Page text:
Time’s Arrow Traced to Quantum Source
Coffee cools, buildings crumble, eggs break and stars fizzle out in a universe that seems destined to degrade into a state of uniform drabness known as thermal equilibrium. The astronomer-philosopher Sir Arthur Eddington in 1927 cited the gradual dispersal of energy as evidence of an irreversible “arrow of time.” But to the bafflement of generations of physicists, the arrow of time does not seem to follow from the underlying laws of physics, which work the same going forward in time as in reverse. By those laws, it seemed that if someone knew the paths of all the particles in the universe and flipped them around, energy would accumulate rather than disperse: Tepid coffee would spontaneously heat up, buildings would rise from their rubble and sunlight would slink back into the sun. “In classical physics, we were struggling,” said Sandu Popescu, a professor of physics at the University of Bristol in the United Kingdom. “If I knew more, could I reverse the event, put together all the molecules of the egg that broke? Why am I relevant?” Surely, he said, time’s arrow is not steered by human ignorance. And yet, since the birth of thermodynamics in the 1850s, the only known approach for calculating the spread of energy was to formulate statistical distributions of the unknown trajectories of particles, and show that, over time, the ignorance smeared things out. Now, physicists are unmasking a more fundamental source for the arrow of time: Energy disperses and objects equilibrate, they say, because of the way elementary particles become intertwined when they interact — a strange effect called “quantum entanglement.” “Finally, we can understand why a cup of coffee equilibrates in a room,” said Tony Short, a quantum physicist at Bristol. “Entanglement builds up between the state of the coffee cup and the state of the room.” (via Quantum Entanglement Drives the Arrow of Time, Scientists Say | Simons Foundation)


Gionatan De Pas, Donato D’Urbino and Lomazzi, Brick Shelving, for Longato, 1971

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MITPress logo by Muriel Cooper. I own a couple of books from MITPress and the logo always impressed me. One of the best logos ever, imo.

New Order - Taboo No. 7 (Orignal version of Temptation, Live in New York 1981) via claeswar

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Just press play and listen

god damn it it works.

it works, and that’s the greatest crime of all.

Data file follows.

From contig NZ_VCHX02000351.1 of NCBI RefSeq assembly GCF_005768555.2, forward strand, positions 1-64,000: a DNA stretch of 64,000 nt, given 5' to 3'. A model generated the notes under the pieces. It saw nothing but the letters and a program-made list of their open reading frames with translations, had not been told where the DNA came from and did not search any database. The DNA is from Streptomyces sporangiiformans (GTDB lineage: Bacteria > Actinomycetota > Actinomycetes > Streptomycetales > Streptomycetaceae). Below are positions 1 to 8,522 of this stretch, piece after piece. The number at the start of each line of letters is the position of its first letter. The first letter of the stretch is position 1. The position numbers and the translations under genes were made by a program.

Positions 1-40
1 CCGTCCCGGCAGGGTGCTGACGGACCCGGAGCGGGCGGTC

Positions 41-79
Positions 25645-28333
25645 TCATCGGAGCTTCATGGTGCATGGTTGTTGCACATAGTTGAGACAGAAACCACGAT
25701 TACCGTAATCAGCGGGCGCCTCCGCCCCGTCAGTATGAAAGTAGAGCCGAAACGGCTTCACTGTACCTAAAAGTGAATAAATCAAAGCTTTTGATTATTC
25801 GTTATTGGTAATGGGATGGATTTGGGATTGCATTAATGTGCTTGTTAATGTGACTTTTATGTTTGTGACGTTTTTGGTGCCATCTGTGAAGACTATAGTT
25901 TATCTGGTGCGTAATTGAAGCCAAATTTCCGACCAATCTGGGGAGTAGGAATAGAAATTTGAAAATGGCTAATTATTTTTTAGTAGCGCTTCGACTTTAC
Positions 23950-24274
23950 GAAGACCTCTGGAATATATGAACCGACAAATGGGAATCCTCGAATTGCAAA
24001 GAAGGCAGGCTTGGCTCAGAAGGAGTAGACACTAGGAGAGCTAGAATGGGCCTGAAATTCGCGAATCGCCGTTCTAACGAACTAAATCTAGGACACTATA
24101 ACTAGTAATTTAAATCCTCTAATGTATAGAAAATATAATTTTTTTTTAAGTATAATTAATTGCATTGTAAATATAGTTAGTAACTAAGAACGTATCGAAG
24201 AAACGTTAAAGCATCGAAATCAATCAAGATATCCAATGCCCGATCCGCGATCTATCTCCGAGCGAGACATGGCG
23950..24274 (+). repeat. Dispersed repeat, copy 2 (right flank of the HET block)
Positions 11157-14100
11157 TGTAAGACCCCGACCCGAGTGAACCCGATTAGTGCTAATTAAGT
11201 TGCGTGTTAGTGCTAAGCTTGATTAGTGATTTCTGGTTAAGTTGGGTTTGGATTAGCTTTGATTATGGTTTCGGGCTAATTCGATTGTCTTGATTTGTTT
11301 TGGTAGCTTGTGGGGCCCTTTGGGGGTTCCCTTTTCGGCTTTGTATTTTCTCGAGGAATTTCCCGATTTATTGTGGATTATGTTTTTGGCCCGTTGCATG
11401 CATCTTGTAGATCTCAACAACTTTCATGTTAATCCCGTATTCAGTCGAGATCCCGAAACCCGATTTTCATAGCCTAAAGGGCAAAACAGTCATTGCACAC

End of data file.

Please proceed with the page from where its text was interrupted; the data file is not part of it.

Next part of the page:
who made this, arrest them.

are you effing serious

mother. fucker.

Welp I know what’s gonna be the last track on the next gift cd I make.

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*The Power of Scientific Knowledge 


Pantone as pixel, Txaber

I thought at long last someone finally made an app for this but it’s all handwork.

April 1st is this blogs birthday. Hi there, youngsters!


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Replace the vowels in your URL with “oodle”




Hey, I like it!


"The top image shows what the sensor captures. The middle image is the computer’s reconstruction; it’s fuzzier than the original (bottom image) but still recognizable." (via An Inexpensive, Lensless Camera Can Fit In Just About Any Device | MIT Technology Review)


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The Mathematical Formula for Beauty, Explained in Clever Pictures
Mathematical concepts can be difficult to grasp, but given the right context they can help explain some of the world’s biggest mysteries. For instance, what is it about a sunflower that makes it so pleasing to look at? Or why do I find the cereal box-shaped United Nations building in New York City to be so captivating? Beauty may very well be subjective, but there’s thought to be mathematical reasoning behind why we’re attracted to certain shapes and objects. Called the golden ratio, this theory states there’s a recurring proportion of arrangement that lends certain things their beauty. Represented as an equation: a/b = (a b)/a, the golden ratio is all around us—conical sea shells, human faces, flower petals, buildings—we just don’t always know we’re looking at it. In Golden Meaning, a new book from London publisher GraphicDesign&, 55 designers aim to demystify the golden ratio using clever illustrations and smart graphic design. (via The Mathematical Formula for Beauty, Explained in Clever Pictures | Wired Design | Wired.com)

Batterybox claims extra 6 hours for my MacBookPro. If it works I want one. (via BatteryBox: extra power voor je Apple-spul | Freshgadgets.nl).

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